(Retrospective exhibition of paintings of Alfredas Šatas “Creation is My Life” at Kaunas Picture Gallery)Kotryna Džilavjanaitė, 2008 10 02

"Patient". 1979.

"A Chair". 1984.

"Swinging Clown". 1985.

"Pieta". 1989.

Portrait of the actor A. Masiulis. 1989.

"Mist". 1999.

In brief: The retrospective exhibition of paintings of Alfredas Šatas “Creation is My Life” at Kaunas Picture Gallery should have become one of the most interesting exhibitions in the panorama of all art exhibitions. The audience has really longed for the painter who did not leave more vivid signs of creation during the latter years. Therefore, A. Šatas was remembered as one of the most skilful Lithuanian painters of the end of the 20th century, a legend.

Dozens of retrospective paintings – portraits, nudes, still-lives, figure compositions testified the certain skill of the painter to create multi-sided works and enabled one to rejoice for the pure, colourist painting based on academic colours, which has been pushed out to the shadow of art novelties stage lately.

However, despite the advance factors that promised an unforgettable view, the exhibition left a rather unexpected and frustrating impression. The logics and concept of exhibiting works seemed inscrutable, not to speak about the image of the author himself, how he wanted to be represented in the main exhibition of his life.

On the one hand, A.Šatas revealed himself as a master of deep, painful, drastic artistic themes and motifs, who experimented boldly with colour and lack of it (black, white), who developed certain mythology of paint and disease in paintings consistently.

On the other hand, the exposition was so full of decorative examples of saloon painting that a suspicion appeared whether the exhibition was not organised for commercial purposes. Such suspicions were supported by a group of new rich people met in the gallery who selected works for decorating their living-rooms openly.

A.Šatas is really capable of painting a bucket of flowers beautifully (there is much evidentiary material of this in the exhibition), an interior of a room, romantic streets of old town. Still, the artist created his most important and social works at the end of the 8th decade and in the 9th decade: it is the time of originally rephrased pietas, psychological portraits, series of patients in his creation.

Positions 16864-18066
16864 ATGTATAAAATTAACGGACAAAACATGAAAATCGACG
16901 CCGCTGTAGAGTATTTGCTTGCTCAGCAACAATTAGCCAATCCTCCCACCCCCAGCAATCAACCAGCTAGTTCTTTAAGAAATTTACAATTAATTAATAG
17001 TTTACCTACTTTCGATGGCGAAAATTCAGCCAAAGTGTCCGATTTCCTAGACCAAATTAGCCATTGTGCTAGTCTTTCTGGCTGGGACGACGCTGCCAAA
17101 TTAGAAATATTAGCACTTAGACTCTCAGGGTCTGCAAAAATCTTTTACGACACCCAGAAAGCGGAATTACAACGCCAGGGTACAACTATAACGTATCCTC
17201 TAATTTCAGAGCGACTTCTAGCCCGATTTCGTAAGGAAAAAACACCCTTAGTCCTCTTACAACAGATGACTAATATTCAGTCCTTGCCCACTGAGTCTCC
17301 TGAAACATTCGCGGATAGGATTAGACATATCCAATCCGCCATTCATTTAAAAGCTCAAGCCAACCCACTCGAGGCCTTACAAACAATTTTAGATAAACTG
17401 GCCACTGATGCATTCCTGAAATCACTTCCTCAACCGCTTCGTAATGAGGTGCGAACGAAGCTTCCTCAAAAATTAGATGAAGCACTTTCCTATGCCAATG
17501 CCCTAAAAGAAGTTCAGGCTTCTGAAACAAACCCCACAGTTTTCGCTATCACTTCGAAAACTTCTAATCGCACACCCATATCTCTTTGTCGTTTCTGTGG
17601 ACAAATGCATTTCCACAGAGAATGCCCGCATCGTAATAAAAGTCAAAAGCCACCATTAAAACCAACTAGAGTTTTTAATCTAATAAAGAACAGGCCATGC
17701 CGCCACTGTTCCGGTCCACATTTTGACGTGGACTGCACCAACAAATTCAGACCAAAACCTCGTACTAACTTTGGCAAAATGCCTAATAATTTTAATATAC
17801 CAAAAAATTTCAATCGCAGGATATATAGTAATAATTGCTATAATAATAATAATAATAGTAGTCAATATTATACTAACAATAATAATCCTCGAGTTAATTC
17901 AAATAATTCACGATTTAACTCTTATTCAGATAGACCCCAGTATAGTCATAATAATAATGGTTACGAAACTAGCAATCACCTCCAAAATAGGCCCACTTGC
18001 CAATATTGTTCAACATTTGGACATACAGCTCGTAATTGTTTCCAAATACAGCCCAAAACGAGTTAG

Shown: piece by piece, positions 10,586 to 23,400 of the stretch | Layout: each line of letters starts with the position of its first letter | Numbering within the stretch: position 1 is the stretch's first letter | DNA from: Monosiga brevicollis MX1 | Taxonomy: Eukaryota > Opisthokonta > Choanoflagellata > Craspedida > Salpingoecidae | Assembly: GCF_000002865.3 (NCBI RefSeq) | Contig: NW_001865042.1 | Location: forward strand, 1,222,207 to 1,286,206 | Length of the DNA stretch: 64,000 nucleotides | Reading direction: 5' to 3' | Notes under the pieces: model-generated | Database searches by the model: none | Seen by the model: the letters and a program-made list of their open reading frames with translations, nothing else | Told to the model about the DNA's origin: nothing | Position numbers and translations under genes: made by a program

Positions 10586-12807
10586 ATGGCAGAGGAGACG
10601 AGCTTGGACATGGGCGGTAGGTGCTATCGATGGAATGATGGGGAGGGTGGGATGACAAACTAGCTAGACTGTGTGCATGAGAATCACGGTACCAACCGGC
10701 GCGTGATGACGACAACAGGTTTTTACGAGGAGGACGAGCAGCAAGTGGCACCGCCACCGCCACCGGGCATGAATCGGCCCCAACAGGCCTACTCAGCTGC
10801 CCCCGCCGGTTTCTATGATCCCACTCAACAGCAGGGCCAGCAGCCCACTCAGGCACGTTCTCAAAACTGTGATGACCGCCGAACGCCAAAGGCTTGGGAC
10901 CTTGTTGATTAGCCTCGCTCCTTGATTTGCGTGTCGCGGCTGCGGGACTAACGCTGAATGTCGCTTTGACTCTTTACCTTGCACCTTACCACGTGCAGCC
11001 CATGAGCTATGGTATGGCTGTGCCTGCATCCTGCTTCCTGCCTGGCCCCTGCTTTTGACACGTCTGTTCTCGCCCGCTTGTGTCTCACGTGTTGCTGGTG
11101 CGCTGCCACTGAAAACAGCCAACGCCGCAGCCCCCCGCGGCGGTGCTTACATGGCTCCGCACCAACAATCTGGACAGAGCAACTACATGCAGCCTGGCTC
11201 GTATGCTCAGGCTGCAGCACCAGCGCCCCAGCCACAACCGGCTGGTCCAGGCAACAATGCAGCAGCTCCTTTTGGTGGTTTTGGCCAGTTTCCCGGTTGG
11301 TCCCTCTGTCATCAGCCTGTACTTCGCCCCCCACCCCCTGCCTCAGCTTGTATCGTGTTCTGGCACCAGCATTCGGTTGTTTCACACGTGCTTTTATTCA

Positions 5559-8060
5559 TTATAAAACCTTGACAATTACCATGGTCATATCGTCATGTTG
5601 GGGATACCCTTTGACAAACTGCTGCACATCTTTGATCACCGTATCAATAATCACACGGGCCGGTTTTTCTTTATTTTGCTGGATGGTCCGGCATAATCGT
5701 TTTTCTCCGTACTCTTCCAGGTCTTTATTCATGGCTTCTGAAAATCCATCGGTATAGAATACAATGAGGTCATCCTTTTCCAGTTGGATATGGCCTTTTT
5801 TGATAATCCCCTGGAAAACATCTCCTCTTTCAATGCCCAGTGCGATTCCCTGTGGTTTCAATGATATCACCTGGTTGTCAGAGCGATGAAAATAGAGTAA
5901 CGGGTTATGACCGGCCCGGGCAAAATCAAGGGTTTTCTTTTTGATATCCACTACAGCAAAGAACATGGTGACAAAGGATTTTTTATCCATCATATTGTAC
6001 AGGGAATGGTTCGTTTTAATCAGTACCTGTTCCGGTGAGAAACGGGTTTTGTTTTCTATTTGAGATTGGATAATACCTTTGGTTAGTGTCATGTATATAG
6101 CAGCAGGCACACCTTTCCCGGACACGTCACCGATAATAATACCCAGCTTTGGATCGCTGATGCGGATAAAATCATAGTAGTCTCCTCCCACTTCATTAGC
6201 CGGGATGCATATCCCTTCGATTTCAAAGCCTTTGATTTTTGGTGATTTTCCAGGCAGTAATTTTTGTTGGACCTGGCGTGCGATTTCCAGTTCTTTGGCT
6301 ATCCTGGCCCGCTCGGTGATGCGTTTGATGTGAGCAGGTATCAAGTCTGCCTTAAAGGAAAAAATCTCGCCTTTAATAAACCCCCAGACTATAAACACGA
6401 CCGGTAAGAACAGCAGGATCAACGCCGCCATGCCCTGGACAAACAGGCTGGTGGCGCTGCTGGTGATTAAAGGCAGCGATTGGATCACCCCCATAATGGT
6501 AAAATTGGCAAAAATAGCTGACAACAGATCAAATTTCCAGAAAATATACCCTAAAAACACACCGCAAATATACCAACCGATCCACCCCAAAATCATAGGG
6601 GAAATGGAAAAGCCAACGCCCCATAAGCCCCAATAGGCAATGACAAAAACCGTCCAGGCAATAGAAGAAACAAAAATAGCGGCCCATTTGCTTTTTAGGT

Looking from the perspective of today, the most interesting fact is that works created several decades ago are still persuasive and actual to the spectator of the present days.

Several pietas of the artist are completely black, look like vacuum, but tousled facture forms a silhouette when one comes closer. The big impression is left by “Pieta” of 1989, and the pieta of A. Šatas in a wheelchair (1986) is the most astonishing. The motif of a disabled, ill pieta shocks much more than the image of suffering Mother of God in Christian paintings.

Black colour is the sharpest tool of the author of the exhibition. Dark substance locks the scattered look and draws like a black hole. Sometimes black colour takes revenge against the painter – much mastery is required for emphasising all its nuances, and black colour does not “sound” in some paintings of A.Šatas (e.g., “Man’s Torso”, “Woman’s Torso”).

Looking to single-coloured paintings of the artist in which view may hardly be seen or is fragmented, hidden under black or white paint, an idea occurs that A.Šatas is an iconoclast of the modern times. The most interesting is that he “destroys” idols created by himself – he seems to be performing an act of creation and destruction at the same time.

Not only pietas, but also nudes, psychological portraits are worth attention among works of the painter. There are really many works of different genres and themes in the retrospective exhibition that have long-term value. Still, the author lacked critical thinking while selecting his works for the exhibition.

The exposition architecture was not managed well in the exhibition, no visual and notional accents were made. More respect could have been shown to the portrait of the actor Algimantas Masiulis, who died recently – a more open space would have been found for it.

Despite the expressed notices, the retrospective of A.Šatas became a significant event of Kaunas art life. It is an exhibition of an artist who attentively observes the black-and-white chess board of life, in which he is both the king and the pawn.

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